Unifor Reaches Deal With Ford Motor That Keeps Oakville Assembly Plant Open

Ford Motor Co. (NYSE:F) has reached a tentative contract agreement with the union representing its Canadian production workers that keeps open the company’s last remaining vehicle-assembly plant in the country.

The three-year deal includes investing $1.95 billion in two Ontario facilities, said Unifor, the union that represents the workers. The tentative deal pact calls for Ford’s Oakville, Ontario, plant to assemble five battery-powered vehicles beginning in 2025.

Unifor represents about 5,400 Ford hourly workers, including 3,400 at the Oakville assembly plant. The Oakville facility was at risk of closing because the Ford Edge sport-utility vehicle that had been made there has an uncertain future.

The Canadian and Ontario governments were set to provide Ford with a "massive amount" of incentive money to keep the Oakville plant operational, Ontario Premier Doug Ford said.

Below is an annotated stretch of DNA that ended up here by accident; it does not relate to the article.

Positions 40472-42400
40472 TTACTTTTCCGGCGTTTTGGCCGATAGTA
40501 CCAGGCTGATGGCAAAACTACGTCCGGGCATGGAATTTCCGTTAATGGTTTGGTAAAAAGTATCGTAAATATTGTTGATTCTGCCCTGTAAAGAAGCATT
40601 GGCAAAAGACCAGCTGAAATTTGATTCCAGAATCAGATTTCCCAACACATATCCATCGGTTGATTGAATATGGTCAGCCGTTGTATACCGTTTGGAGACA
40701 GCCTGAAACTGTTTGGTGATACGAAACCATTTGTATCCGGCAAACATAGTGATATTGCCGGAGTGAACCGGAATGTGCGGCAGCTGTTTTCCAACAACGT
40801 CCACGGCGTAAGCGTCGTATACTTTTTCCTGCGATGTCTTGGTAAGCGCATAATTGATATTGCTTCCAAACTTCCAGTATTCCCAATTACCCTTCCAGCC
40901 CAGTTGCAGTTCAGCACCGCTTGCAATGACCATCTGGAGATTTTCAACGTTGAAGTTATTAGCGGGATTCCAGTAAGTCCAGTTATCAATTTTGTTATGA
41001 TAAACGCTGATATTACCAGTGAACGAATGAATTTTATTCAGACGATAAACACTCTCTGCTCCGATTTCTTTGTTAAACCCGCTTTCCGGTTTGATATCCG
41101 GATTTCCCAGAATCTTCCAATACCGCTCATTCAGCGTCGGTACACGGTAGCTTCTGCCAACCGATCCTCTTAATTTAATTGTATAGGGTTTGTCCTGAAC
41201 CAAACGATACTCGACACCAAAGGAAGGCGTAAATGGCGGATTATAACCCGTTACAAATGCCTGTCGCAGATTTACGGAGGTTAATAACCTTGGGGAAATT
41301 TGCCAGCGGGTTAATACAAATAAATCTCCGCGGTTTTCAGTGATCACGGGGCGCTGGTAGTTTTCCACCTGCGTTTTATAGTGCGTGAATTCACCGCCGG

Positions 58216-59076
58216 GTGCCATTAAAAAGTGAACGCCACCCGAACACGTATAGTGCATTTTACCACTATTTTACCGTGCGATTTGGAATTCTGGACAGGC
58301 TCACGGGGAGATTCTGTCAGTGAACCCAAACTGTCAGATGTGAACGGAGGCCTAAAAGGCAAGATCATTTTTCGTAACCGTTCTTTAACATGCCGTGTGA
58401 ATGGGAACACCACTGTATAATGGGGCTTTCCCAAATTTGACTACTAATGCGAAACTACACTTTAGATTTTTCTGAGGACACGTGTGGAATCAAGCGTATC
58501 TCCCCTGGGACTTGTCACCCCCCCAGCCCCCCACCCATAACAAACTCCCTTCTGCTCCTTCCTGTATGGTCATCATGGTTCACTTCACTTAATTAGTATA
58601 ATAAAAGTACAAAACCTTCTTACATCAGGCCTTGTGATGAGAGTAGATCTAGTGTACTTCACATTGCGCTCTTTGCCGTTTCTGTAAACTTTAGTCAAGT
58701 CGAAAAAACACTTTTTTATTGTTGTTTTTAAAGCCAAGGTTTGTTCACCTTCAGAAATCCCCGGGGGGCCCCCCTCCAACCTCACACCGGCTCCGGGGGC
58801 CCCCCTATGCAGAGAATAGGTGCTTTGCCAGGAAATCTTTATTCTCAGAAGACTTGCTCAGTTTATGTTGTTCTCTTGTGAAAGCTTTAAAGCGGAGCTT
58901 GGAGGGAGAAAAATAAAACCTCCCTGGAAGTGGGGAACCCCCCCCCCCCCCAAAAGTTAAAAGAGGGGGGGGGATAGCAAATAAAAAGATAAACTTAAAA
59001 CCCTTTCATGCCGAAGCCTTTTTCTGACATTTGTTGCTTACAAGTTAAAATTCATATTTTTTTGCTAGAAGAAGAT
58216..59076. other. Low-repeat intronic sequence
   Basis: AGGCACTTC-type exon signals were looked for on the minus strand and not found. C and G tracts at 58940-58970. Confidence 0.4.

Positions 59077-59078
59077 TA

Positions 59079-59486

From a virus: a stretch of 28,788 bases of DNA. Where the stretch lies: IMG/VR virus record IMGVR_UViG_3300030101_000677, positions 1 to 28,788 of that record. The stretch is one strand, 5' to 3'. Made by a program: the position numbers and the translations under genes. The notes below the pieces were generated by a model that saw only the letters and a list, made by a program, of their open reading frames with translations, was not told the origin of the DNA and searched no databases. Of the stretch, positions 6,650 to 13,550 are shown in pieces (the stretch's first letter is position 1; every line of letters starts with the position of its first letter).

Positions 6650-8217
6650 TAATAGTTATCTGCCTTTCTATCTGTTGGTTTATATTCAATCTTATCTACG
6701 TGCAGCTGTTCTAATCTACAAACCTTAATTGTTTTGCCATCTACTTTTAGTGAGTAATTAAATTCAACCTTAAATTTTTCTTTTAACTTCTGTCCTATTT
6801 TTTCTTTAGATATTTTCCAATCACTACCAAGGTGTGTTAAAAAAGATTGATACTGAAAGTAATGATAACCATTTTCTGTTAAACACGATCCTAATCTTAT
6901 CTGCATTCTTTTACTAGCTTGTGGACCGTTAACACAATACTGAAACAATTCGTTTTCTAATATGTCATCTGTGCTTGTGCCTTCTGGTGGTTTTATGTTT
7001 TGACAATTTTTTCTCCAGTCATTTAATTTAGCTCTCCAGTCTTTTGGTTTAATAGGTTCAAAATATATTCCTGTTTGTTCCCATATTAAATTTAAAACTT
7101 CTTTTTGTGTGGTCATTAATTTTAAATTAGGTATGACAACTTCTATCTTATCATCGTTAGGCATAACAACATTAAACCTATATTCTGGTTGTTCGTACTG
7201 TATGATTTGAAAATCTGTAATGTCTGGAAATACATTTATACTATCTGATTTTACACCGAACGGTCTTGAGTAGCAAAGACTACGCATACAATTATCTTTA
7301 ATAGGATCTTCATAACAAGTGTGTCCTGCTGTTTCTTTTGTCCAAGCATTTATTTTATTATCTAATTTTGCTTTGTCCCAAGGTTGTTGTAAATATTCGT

Ford Motor said it will also build batteries at its Oakville facility, as it becomes a key production site in the automaker’s plan to invest $11 billion U.S. to electrify its lineup with plug-in vehicles including the Mustang Mach-E that comes out later this year. Ford is also making investments in its Windsor, Ontario, engine plant.

Once Ford workers ratify the agreement, Unifor said it will move on to negotiate a deal with Fiat Chrysler Automobiles NV (NYSE:FCAU), leaving General Motors Co.(NYSE:GM) for last. The union represents about 20,000 hourly workers at the three companies. The Ford ratification vote takes place on September. 27.